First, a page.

Neurite differentiation is modulated in neuroblastoma cells engineered for altered acetylcholinesterase expression

C. Koenigsberger, S. Chiappa, S. Brimijoin

Research output: Contribution to journalArticlepeer-review

115 Scopus citations

Abstract

Previous observations from several groups suggest that acetylcholinesterase (ACHE) may have a role in neural morphogenesis, but not solely by virtue of its ability to hydrolyze acetylcholine. We tested the possibility that AChE influences neurite outgrowth in nonenzymatic ways. With this aim, antisense oligonucleotides were used to decrease AChE levels transiently, and N1E.115 cell lines were engineered for permanently altered AChE protein expression. Cells stably transfected with a sense AChE cDNA construct increased their AChE expression 2.5-fold over the wild type and displayed significantly increased neurite outgrowth. Levels of the differentiation marker, tau, also rose. In contrast, AChE expression in cell lines containing an antisense construct was half of that observed in the wild type. Significant reductions in neurite outgrowth and tau protein accompanied this effect. Overall, these measures correlated statistically with the AChE level (p < 0.01). Furthermore, treatment of AChE-overexpressing cells with a polyclonal antibody against AChE decreased neurite outgrowth by 43%. We conclude that AChE may nave a novel noncholinergic role in neuronal differentiation.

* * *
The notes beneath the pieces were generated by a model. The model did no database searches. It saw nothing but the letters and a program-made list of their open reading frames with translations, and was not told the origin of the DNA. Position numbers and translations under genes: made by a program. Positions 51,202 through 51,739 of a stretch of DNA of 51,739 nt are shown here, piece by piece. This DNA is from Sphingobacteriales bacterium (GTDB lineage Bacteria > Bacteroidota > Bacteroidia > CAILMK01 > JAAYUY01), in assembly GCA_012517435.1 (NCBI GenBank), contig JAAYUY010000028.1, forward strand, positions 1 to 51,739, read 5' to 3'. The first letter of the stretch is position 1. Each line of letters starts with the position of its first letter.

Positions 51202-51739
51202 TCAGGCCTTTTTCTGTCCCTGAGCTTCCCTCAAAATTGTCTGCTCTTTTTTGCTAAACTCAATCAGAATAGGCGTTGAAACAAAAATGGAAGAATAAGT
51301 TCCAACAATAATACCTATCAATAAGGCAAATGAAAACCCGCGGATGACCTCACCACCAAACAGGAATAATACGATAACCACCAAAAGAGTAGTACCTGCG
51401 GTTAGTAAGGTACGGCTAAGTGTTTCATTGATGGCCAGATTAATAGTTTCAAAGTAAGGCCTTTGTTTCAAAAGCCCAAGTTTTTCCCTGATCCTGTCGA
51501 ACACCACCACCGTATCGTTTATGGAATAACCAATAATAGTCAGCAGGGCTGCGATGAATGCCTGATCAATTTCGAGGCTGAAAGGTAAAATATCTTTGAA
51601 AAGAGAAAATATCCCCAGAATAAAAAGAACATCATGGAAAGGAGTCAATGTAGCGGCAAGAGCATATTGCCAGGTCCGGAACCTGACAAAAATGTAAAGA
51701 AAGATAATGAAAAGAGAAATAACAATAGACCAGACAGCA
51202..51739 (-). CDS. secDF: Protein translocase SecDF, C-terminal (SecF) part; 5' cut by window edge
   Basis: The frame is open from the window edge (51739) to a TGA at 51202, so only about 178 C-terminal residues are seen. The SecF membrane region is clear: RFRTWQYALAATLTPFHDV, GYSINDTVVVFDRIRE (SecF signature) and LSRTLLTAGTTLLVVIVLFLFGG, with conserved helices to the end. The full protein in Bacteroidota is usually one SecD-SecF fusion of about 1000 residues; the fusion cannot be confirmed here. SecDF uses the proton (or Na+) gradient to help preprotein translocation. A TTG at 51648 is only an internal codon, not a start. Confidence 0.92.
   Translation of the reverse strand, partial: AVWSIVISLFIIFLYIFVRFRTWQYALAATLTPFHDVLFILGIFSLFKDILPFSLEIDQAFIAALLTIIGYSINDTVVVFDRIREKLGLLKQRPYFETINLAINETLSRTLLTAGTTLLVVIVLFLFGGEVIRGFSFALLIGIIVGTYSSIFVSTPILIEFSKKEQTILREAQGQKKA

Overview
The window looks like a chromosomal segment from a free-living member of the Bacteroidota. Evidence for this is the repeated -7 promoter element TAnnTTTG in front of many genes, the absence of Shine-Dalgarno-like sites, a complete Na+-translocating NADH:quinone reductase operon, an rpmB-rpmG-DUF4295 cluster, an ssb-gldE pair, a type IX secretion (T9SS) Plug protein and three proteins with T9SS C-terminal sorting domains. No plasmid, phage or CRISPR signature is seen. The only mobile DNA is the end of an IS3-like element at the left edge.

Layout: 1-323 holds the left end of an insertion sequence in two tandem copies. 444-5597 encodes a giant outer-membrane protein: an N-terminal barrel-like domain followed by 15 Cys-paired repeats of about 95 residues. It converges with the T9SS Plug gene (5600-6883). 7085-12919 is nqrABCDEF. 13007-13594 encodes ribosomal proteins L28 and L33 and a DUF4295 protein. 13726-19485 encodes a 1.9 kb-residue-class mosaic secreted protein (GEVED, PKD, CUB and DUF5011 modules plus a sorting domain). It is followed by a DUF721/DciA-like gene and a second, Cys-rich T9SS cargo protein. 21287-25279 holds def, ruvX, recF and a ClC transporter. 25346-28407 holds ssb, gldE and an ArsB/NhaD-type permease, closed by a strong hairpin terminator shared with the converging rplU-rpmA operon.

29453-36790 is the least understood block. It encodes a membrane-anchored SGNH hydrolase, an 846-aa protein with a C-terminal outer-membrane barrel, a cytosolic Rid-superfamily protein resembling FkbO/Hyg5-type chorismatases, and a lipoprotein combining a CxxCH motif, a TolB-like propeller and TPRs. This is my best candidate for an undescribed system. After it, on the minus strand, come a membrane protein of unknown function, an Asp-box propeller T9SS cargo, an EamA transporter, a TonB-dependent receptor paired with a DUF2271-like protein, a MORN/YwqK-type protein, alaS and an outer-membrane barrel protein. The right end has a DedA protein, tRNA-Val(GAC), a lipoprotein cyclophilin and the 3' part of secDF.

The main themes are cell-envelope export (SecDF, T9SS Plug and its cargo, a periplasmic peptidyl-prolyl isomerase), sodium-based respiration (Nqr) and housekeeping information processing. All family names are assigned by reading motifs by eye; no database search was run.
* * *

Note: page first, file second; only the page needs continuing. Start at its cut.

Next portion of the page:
Original languageEnglish (US)
Pages (from-to)1389-1397
Number of pages9
JournalJournal of neurochemistry
Volume69
Issue number4
DOIs
StatePublished - Oct 1997

Keywords

  • Acetylcholinesterase
  • Neurite outgrowth
  • Neuroblastoma
  • Neuronal differentiation
  • Tau protein

ASJC Scopus subject areas

  • Biochemistry
  • Cellular and Molecular Neuroscience

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